Public health leaders are now facing times that are as challenging as any we have seen. Over the coming year, massive state budget cuts will impact state health agencies across the nation. In North Carolina, the state public health agency is contemplating a cut of up to 15%; as a result, entire programs must be eliminated. In Texas, the magnitude of the cuts is staggering:
- The state faces an overall budget gap of $18 billion for 2012–13.
- Since health and human services represent approximately 31% of Texas state spending and since Medicaid spending and the Children's Health Insurance Program are off limits for cuts, public health programs are particularly vulnerable.
- As of September 2010, Texas state agencies had offered nearly 10 000 jobs for elimination1
Facing Challenges With Authenticity
John Gardner, a highly respected public leader and teacher, once advised leaders to “hone your authenticity.”2 In doing so, leaders can better withstand the demands placed on them in challenging times. So what should authentic leaders actually do and what should they avoid?
Say What You Mean and Mean What You Say
All too often, in challenging times, leaders fail to say what they really mean. Furthermore, they may not “mean what they say”; they are, in effect, misleading their followers. In doing so, trust is eroded and defensive behavior abounds. All too often, leaders try to hide behind a mask, or let others deliver difficult messages that they are unwilling (or unable) to deliver.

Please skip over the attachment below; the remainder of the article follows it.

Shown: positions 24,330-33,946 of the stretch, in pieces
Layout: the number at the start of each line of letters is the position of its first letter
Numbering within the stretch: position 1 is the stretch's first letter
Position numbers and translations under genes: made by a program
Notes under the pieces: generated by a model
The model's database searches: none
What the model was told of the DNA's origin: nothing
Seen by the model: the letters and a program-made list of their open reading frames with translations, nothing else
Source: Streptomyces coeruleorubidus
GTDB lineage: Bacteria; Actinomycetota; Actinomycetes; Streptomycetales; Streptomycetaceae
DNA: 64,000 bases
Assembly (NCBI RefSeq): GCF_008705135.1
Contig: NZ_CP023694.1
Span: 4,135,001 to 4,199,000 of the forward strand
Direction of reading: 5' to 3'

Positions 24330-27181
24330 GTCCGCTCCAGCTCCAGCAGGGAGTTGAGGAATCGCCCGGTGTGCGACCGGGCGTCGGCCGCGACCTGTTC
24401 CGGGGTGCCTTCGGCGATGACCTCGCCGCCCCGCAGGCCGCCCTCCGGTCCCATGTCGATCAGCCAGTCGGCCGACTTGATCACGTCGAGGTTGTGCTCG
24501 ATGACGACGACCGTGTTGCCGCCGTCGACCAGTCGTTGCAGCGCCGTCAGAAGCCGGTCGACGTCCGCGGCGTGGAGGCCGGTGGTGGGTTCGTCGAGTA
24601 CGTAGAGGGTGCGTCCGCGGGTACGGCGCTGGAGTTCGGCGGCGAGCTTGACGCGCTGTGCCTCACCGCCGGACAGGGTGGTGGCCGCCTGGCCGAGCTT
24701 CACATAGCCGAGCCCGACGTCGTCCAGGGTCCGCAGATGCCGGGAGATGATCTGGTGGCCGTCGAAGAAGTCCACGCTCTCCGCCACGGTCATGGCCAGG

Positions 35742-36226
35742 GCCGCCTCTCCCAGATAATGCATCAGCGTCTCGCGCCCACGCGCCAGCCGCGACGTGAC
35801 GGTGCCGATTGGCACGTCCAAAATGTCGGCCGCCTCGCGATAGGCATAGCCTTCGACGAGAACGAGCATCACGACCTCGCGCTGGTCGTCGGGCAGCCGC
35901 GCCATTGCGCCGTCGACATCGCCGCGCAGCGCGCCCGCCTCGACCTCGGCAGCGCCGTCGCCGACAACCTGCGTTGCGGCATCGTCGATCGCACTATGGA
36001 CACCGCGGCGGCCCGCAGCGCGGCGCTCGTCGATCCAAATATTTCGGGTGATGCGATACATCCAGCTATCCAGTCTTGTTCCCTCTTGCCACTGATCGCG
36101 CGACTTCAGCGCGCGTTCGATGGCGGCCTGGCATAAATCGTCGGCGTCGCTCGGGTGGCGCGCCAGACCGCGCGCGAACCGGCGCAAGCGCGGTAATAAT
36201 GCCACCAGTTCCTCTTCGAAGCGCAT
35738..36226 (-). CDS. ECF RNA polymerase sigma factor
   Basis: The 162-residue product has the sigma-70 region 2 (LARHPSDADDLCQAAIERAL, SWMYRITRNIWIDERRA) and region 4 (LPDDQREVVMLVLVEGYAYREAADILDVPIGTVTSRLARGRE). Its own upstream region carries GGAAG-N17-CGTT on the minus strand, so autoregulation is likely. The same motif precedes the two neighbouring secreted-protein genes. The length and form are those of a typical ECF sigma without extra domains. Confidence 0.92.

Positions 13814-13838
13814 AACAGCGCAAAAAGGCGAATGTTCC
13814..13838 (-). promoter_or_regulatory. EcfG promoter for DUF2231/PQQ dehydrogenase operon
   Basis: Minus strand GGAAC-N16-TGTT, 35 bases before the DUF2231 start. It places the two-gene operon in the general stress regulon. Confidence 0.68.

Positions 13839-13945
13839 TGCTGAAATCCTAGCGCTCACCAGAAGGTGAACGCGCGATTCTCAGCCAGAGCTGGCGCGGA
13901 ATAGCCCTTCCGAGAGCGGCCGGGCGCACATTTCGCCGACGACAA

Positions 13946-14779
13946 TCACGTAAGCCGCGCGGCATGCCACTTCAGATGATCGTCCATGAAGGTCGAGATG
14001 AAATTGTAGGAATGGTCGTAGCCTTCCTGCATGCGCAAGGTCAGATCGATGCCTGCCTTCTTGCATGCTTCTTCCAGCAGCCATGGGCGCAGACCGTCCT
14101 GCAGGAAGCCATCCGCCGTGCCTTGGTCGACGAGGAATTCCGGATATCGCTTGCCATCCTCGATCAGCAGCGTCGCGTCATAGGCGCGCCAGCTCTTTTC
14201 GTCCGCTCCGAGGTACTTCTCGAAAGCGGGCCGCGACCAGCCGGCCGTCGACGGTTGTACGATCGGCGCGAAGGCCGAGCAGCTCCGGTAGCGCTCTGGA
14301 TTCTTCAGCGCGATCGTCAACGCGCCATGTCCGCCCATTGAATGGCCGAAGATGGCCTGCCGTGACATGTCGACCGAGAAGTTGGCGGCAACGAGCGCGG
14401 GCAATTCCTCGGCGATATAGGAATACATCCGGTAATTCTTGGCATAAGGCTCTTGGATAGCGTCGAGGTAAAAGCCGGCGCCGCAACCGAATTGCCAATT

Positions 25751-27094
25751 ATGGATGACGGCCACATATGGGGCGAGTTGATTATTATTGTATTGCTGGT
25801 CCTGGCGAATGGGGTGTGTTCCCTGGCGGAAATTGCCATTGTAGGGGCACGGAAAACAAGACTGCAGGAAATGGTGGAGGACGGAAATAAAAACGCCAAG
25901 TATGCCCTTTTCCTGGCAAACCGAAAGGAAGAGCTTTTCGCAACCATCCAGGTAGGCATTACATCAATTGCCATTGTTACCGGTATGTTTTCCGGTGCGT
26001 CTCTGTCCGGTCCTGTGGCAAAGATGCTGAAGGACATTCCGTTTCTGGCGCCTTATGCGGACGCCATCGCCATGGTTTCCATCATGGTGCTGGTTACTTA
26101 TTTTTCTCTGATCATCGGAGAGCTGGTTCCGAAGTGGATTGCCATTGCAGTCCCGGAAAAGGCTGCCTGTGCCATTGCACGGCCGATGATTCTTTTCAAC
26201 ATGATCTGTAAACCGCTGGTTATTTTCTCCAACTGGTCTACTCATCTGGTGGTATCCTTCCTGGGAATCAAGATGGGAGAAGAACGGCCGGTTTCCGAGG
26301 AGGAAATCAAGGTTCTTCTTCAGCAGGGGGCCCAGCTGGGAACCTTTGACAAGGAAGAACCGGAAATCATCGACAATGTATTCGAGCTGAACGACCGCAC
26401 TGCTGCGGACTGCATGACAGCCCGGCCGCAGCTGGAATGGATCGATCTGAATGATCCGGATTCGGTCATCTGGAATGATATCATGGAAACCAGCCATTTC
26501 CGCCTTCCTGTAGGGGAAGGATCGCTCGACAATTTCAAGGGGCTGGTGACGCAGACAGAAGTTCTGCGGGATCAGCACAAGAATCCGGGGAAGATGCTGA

In turbulent times such as these, leaders must remember that they may be asking people to give up a piece of who they are. Since a significant part of personal identity is derived from our work identity (particularly for public health professionals), loss of a job creates a partial loss of identity. So, leaders must be able to balance clear, authentic communication with expressions of true empathy.
Authentic leaders relate to individuals first as who they are, not just for what they can accomplish. We agree with John Gardner, who said: “we believe, with Immanuel Kant, that individuals should be treated as ends in themselves, not as a means to the leader's end, not as objects to be manipulated”.2
Leaders Must Deliver Difficult Messages Directly
Some individuals in leadership positions do not deliver difficult messages themselves; they ask others to do so. This lack of courage often sends a disturbing message to the entire organization and erodes trust and cohesion. If authenticity is central to building trust, hiding and masking will erode trust and severely damage organizational cohesion.
As noted earlier, many public health programs will be eliminated in 2011. Dedicated public health servants will lose their jobs, often because of factors beyond their control. One of the clear tests of leadership is not just what is done but how it is done.
If a leader knows that he or she must eliminate a program or ask someone to leave a position, it is essential that
- the leader communicate clearly and directly with the effected person(s);